If DC was to reboot, would these two specific franchises also fall victim to the chopping block? Considering they are well-liked, successful commodities, my gut tells me "no." How DC chooses to implement these films shows what kind of reboot would occur. From my perspective, there are two different options. The first would be to use the grimy, dark visions these two movies presented as the springboard for the rest of the universe. I don't think this will be WB's tactic. The company already tried that with Snyder's dark aesthetic, and it didn't work. Also, could you even imagine Superman standing next to Robert Pattinson's Batman? I don't think so.

I think the second option is much better: Have a clearly defined multiverse. "The Batman" exists in one, "Joker" exists in another, and another would have different versions of those same characters. In an ideal world, it would allow filmmakers more freedom to use the DC characters however they please without worrying about fitting into each other.

Who doesn't love synergy?

For another clue that a full reboot may be in the works for the movies, we can look to their source material: the comic books. DC Comics is currently in the midst of a big event series that will run through the end of 2022 called "Dark Crisis on Infinite Earths," written by Zach Williamson, which is the fallout of the death of the Justice League. This series is a sequel to "Crisis on Infinite Earths," which ran from 1985-1986 and is one of the most famous, most loved, and most important comic book stories in history. It served to dismantle the multiverse in the comics and create a unified continuity for all of DC's titles. If you have ever wanted to get into DC comic books and someone suggests you start reading "post-Crisis," this is what they mean. What we think about when we think of DC Comics comes after this.

As we do not know the end of the "Dark Crisis" story yet (issue #3 of 7 was released the day this was published), there is a chance that the result of the story will be the opposite of what happened in the original, where they fully embrace the multiversal aspects of the comic books. Synergistically, this would work well for my proposition of a reboot on the film side. DC is looking to consolidate all of its platforms, and lining up these two revamps alongside each other fits that model. It would garner vast amounts of attention for both mediums, and considering how much they are lagging behind Marvel both on screen and on the page, DC would definitely benefit from that attention.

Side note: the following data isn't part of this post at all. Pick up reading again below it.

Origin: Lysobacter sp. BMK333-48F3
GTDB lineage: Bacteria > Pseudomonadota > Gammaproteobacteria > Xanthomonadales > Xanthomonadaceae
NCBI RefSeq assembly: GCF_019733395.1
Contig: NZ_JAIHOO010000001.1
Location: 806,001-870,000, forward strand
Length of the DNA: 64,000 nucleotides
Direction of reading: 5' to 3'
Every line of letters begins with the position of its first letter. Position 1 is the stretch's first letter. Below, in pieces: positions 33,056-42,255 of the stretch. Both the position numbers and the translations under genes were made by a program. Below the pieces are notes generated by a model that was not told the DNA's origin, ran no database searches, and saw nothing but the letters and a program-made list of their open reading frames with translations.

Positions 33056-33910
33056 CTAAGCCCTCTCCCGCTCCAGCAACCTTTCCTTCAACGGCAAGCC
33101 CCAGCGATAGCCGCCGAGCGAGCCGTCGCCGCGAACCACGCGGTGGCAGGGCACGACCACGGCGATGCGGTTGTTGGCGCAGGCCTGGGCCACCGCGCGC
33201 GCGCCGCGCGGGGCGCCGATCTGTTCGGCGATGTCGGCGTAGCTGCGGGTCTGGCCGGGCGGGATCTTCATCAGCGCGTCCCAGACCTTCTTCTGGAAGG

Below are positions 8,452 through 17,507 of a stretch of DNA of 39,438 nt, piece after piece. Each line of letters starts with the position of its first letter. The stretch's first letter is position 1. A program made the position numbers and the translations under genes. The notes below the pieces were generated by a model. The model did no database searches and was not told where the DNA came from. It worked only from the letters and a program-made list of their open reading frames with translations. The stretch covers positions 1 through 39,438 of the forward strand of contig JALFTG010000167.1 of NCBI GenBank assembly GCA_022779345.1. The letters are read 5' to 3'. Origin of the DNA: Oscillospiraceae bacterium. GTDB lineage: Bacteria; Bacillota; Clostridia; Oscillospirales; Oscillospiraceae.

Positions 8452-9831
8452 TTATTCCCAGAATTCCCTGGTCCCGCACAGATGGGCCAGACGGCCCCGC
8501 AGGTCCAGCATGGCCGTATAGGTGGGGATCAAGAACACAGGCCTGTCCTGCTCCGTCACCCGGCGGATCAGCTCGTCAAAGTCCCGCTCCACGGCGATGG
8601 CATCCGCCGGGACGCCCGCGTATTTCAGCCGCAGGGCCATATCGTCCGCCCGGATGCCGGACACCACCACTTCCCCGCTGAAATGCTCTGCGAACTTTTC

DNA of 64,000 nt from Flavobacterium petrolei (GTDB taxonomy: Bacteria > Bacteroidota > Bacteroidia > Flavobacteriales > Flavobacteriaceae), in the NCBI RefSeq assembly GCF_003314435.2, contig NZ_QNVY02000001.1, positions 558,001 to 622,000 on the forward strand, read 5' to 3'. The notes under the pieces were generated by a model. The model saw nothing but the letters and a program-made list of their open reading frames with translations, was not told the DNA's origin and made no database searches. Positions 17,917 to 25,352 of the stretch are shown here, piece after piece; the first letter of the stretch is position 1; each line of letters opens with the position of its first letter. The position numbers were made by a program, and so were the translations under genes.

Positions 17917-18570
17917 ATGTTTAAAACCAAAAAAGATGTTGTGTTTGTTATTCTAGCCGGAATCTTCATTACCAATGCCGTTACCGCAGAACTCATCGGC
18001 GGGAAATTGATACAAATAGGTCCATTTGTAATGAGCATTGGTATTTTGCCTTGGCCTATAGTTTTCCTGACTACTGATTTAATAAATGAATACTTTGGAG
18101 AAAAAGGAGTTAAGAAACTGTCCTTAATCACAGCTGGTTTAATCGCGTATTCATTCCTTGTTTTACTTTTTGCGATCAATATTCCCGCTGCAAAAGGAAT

What are you doin' DC?! Come on!

After all of this rampant speculation, one thing is totally clear: DC is in complete disarray. Somehow in my speculation, I both say they want to consolidate and want to expand into a multiverse where anything is possible. They want to make their films theatrical events, but they won't release "Batgirl" in theaters. The possibility of Ezra Miller being the lead of a major motion picture for DC is still on the table. DC is a total mess right now.

Rebooting everything might be the best option. Things couldn't get worse, from a business planning perspective, than they are going right now, and saying, "You know what? F*** it," and tearing it all down might be exactly what DC needs.

All we can do now is feel incredibly sad for directors Adil El Arbi and Bilall Fallah, as well as the entire cast and crew of "Batgirl," that WB and DC are treating their film like trash and not a piece of art hundreds of people put their heart into, which is what it actually is. I hope that at some point down the line they get to put their movie in front of an audience, and I hope it is great.

As for WB and DC, they have a lot of stuff to figure out, and I expect many filmmakers will be unwilling to work with them after what has transpired here. DC may want to reboot, but good luck finding people who want to step in.